Magnentius was elevated to Augustus in Gaul by his troops in 350AD and quickly captured a large chunk of the roman empire by killing Constans and then marching on Rome (while Constantius II was predisposed fighting in the East). This period in Roman history was usurper rich and Magnentius had two sub-usurpers to deal with - Nepotian, a Constantinian in Rome, and Vetranio, a loyalist to Constantius II. The Nepotian revolt was quickly squashed, but Magnentius was defeated in the field by the forces of Vetranio (by this time turned back over to Constantius while Vetranio went off to live a quiet life in retirement) and forced back to Gaul. He would spend another two years pottering around Gaul before finally being defeated once and for all at the Battle of Mons Seleucus in 353AD. He then promptly fell on his sword.
Following the revolt, much support was still around for Magnentius - he had been tolerant of paganism and was a half Brit half Gallic celt, so the people liked him. In order to crush this remaining sentiment, Constantius II sent out a fearsome civil servant called Paul the Chain, who brutally suppressed support for Magnentius and fervently carried out a damnatio memoriae
against him which resulted in the destruction of much of his coinage.
In Roman Britain, small change was in constant short supply. The London mint didn't put out enough coinage to meet demand and the flow of coinage across the channel was insufficient too. An enterprising tribe in East Anglia had a solution for this - instead of sending the Magnentian coinage for destruction, they would put a punch through the eye (symbolically destroying his image) and chop it into minims. For some reason, I have only ever identified Magnentian minims cut from Chi-Rho folles - perhaps the Chain was only content for these overtly Christian coins to remain, or perhaps it is simply easier to tell a chi-rho when you see one.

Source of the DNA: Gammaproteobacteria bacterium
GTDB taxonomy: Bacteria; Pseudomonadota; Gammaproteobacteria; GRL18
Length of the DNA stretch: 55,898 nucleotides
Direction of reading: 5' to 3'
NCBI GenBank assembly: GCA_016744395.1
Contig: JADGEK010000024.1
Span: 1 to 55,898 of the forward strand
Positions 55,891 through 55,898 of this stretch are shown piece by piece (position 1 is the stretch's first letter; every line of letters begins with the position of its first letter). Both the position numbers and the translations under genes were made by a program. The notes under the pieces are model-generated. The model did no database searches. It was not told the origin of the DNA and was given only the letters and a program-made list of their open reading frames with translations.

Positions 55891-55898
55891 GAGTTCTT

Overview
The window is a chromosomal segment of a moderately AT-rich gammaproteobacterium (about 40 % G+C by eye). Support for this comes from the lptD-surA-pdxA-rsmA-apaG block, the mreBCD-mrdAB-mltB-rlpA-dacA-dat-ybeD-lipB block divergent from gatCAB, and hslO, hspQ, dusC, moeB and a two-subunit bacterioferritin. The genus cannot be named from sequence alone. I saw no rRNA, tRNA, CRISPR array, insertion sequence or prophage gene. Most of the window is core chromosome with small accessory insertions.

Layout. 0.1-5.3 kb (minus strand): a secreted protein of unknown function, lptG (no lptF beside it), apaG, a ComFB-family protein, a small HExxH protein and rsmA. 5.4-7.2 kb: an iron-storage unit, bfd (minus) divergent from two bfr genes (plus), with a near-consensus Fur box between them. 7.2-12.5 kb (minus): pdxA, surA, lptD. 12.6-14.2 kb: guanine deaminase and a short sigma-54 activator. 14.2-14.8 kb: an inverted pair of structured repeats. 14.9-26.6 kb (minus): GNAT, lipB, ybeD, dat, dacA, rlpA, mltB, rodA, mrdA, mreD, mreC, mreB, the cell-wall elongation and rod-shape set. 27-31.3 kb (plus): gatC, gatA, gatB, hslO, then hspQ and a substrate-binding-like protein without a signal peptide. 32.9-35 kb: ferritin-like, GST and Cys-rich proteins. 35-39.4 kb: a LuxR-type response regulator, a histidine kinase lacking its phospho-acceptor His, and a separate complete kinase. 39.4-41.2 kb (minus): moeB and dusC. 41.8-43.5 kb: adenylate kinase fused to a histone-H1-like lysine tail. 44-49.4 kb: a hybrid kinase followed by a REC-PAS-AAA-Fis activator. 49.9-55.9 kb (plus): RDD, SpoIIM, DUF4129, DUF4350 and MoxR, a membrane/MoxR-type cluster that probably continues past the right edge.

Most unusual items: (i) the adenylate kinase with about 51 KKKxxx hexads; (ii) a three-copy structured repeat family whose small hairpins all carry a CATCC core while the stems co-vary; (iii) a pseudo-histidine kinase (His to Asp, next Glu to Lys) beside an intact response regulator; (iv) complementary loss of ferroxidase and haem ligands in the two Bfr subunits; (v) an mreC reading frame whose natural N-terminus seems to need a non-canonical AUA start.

I have posted a couple of these rare minims before and they do show up on eBay once in a blue moon, but I hadn't ever seen one which is identifiable as Decentius (Magnentius' Caesar and a somewhat rare figure on coinage, even in Britain). These two coins come from a lot of 18 barbarous minims from eBay and one reads, very neatly, DEC[ENTIVS].The other is quite good too - it reads [MAG]NEN[TIVS]. Both have the Chi-Rho on the reverse, one with the base and the other with the bottom of the loop of the P, the top of the right Chi and the omega. Once you know they are out there, these fragmentary chi-rhos aren't so hard to spot.
I will be keeping my eyes peeled for a cut up Constantius II chi-rho follis from the revolt of Poemenius - these folles aren't so rare as they were not withdrawn after Magnentius was defeated, but there was also no reason to cut one up, so I'm not sure if I will ever find one. Luckily, the legends are different to Magnentius' on both sides, so any part of one will be totally identifiable.
Decentius, AD351-353, 0.95g, AE9, Cut follis
[DN] DEC[ENTIVS NOB CAES], bare head right
[SALVS DD NN AVG ET CAES], large Chi-Rho, [alpha] and omega across.
Magnentius, AD350-353, Trier Mint, 0.86g, AE12, Cut follis.
[DN MAG]NEN[TIVS PF AVG], bare head right
[SALVS DD NN AVG ET CAES], large Chi-Rho, [alpha] and [omega] across. TRS... in exergue.
Fun closing fact: Paul the Chain would later be burned alive by Julian the Apostate for his brutality.